You can read a russian version here
The Real Story. In 1938 in one of open cafes of New York two people had lunch. Journalist Alex Osborn, the founder of well known BBDO agency(Batten, Barton, Durstine & Osborn) was one of them. His interviewer – the editor of one of the popular published magazines before the second World War. These two had an interesting dialogue:
Editor: What is your hobby, Mr. Osborn?
Osborn: Hmm … I think everything that is connected with creativity, the imagination, creativity, and the generation of ideas.
Editor: It seems to me that you have to write a book about it. The world has been waiting for something like this for a long time now. And put all your energy and knowledge in it. I think, we will help you publish it.
Certainly, it is an imaginary dialogue. But, as it seems to me, something similar happened anyway. As a result of this conversation, a series of the books were published in the 1940’s and 1950’s. Alex Osborn described a method of Brainstorming which his agency used since the end of the 1930’s.
Brainstorming is a technique that is often used in Scrum. Especially during Sprint Retrospectives. Brainstorming has some basic rules which are urged to provide its efficiency:
- Don’t judge or criticize ideas.
- Encourage fantastic and wild ideas.
- Go for quantity. The more ideas you have the better.
- Build on the ideas of fellow group members.
- One conversation at a time.
Brainstorming is so widespread and common that we don't even think about its disadvantages. A large number of researches have shown its inefficiency. Studies have shown that performance gets worse the group size increases: groups of nine generate fewer and poorer ideas compared to groups of six, which do worse than groups of four. The one exception to this is online brainstorming. When properly managed, then not only do better than individuals, the larger the group the better it performs.
Psychologists speak. Psychologists explain the three main reasons why group Brainstorming can be a failure:
- Social loafing – some people prefer not to take active part in the game. They simply "lean back on a chair back" and watching.
- Production blocking – while one person is speaking, the rest of the group is passive and blocked.
- Evaluation apprehension – we are often afraid to introduce our thoughts, being afraid to look silly or incompetent in front of our colleagues.
Stop! We have just outlined the rules of Brainstorming. The first of them says "Don’t judge or criticize ideas". Yes, Osborn's rules were called for creation of such environment where participants could feel themselves safe. But it just a rule. Unfortunately, it is quite difficult to find magic words that would make people instantly relax, and remove tension indoors automatically. The fear of public humiliation is a potent force.
When it’s storming. Let's look at a typical Scrum team which is in a condition of Formation or the Storm (Forming, Storming, Norming, Performing by Tuckman). It is unlikely that group Brainstorming will be the most effective tool for them. Internal contradictions are still very strong, team members are very cautious when sharing their thoughts with each other, there is no trust still. They are not a team yet, only a group of people that can become one over time.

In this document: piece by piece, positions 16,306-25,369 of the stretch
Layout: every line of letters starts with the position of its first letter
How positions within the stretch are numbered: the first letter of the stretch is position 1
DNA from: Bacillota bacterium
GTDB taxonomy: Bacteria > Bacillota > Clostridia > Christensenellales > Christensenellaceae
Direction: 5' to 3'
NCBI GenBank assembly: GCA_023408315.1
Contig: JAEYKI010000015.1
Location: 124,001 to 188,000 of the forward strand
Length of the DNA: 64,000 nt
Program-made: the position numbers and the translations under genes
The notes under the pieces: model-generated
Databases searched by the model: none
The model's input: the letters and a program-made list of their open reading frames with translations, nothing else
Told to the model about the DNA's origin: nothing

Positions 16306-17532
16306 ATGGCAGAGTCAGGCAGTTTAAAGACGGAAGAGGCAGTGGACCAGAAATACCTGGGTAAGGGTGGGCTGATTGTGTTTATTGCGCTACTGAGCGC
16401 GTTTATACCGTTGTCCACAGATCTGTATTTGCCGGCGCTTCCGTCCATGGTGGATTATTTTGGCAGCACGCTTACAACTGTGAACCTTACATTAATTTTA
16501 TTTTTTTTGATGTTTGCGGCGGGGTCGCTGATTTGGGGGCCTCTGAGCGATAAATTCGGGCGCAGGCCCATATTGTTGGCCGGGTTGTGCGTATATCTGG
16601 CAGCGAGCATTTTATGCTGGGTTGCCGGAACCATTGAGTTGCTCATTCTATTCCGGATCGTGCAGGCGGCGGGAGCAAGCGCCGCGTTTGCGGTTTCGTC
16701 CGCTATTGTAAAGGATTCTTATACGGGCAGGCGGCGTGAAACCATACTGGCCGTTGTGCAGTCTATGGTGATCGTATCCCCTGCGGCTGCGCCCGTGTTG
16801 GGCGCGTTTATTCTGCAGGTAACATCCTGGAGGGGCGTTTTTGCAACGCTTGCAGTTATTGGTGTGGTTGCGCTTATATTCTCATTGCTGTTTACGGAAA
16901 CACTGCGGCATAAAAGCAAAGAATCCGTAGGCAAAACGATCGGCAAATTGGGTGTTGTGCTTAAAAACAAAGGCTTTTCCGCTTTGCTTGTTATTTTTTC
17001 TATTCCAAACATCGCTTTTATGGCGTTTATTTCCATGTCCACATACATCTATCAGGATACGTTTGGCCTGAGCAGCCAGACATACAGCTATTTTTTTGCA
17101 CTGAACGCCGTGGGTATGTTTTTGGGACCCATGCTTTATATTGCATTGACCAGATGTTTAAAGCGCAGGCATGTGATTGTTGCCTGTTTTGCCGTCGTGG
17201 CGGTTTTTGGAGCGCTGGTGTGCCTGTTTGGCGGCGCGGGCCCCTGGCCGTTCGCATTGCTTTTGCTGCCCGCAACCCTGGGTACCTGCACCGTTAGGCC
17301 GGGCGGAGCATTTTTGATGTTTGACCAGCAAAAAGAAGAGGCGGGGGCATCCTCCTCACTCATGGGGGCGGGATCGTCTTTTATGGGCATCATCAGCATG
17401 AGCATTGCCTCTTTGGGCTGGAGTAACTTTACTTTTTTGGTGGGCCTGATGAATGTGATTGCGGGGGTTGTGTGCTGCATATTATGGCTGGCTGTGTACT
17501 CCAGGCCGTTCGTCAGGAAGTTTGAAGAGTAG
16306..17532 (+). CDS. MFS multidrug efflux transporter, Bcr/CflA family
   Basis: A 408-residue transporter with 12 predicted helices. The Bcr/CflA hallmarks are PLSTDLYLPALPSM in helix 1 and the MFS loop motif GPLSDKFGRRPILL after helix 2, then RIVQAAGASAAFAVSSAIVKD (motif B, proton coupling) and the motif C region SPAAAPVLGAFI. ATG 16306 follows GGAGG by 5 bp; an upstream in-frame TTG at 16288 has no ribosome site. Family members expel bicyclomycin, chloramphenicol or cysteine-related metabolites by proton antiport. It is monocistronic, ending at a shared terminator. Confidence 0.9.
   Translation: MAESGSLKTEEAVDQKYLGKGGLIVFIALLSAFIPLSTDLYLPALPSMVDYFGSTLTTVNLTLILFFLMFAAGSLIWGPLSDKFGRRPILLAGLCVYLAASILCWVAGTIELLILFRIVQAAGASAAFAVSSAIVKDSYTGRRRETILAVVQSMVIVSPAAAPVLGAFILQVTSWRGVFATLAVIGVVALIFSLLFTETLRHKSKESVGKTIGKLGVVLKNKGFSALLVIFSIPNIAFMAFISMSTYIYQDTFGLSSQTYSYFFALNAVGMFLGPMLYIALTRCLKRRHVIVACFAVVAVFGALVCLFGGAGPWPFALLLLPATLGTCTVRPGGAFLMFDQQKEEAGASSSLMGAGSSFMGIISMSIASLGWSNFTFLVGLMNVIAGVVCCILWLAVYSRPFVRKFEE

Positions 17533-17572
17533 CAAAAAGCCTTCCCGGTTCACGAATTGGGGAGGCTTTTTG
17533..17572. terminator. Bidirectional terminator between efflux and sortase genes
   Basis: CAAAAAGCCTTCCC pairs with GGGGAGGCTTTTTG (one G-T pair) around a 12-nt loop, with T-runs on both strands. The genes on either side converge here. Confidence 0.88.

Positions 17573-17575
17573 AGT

There is also another problem which is very typical the IT industry. It is not a secret or revelation for anyone that we have a large number of introverts on teams. Open dialogue, the competition of ideas, and other forms of social stimulation are not the most comfortable approaches for them.
Let us reject the Brainstorming? By no means, we can simply use its different forms. Let’s use the Brain Games that can ensure the necessary safety of people. Let’s be directed by the appeal "Everyone will be heard". I want to give some practical examples.
Silent Mind Mapping
Mind Map - the powerful and well known tool. So many brilliant books and articles are written about it. Next time ask the team to create the Map in silence on a board or paper. You can also use one of many available electronic tools for this exercise.
Silent User Stories and Product Backlog generation
Round 1. User Stories creation by discussing them within a group.
Round 2. Everyone silently writes stories. At the end of a round we filter out duplicates.
Round 3. Everyone writes one line of the User History, then transfers to the neighbor who writes the following line.
Round 4. The same as in previous round, only the User Story is written in different order - at first "value" part, then we describe a specific user, a "wants something" part.
Round 5. Silent Mind Map creation of the Product Backlog.
The detailed description of this technique can be found here in Lyssa Adkin’s blog.
Silent Grouping. Not so long ago I wrote how it is possible to estimate a big number of User Stories within a short period of time and how create an estimation net. As fine add on for this exercise is the Silent Grouping of User Stories. Everyone has the right to move silently any User Story in the necessary section of his own opinion. You can read more about this technique in details here.
And in the End. Think thoroughly about which Brain Games can be applicable for your team so that in discussion there would be no domination of the group extroverts. And, if it’s done correctly, there will be a miracle – suddenly the most silent and imperceptible member of team will give out such original and fresh ideas that all those present will simply gasp.
I wish you marvellous and balanced meetings during which the opinion of EACH member of team will be HEARD and CONSIDERED.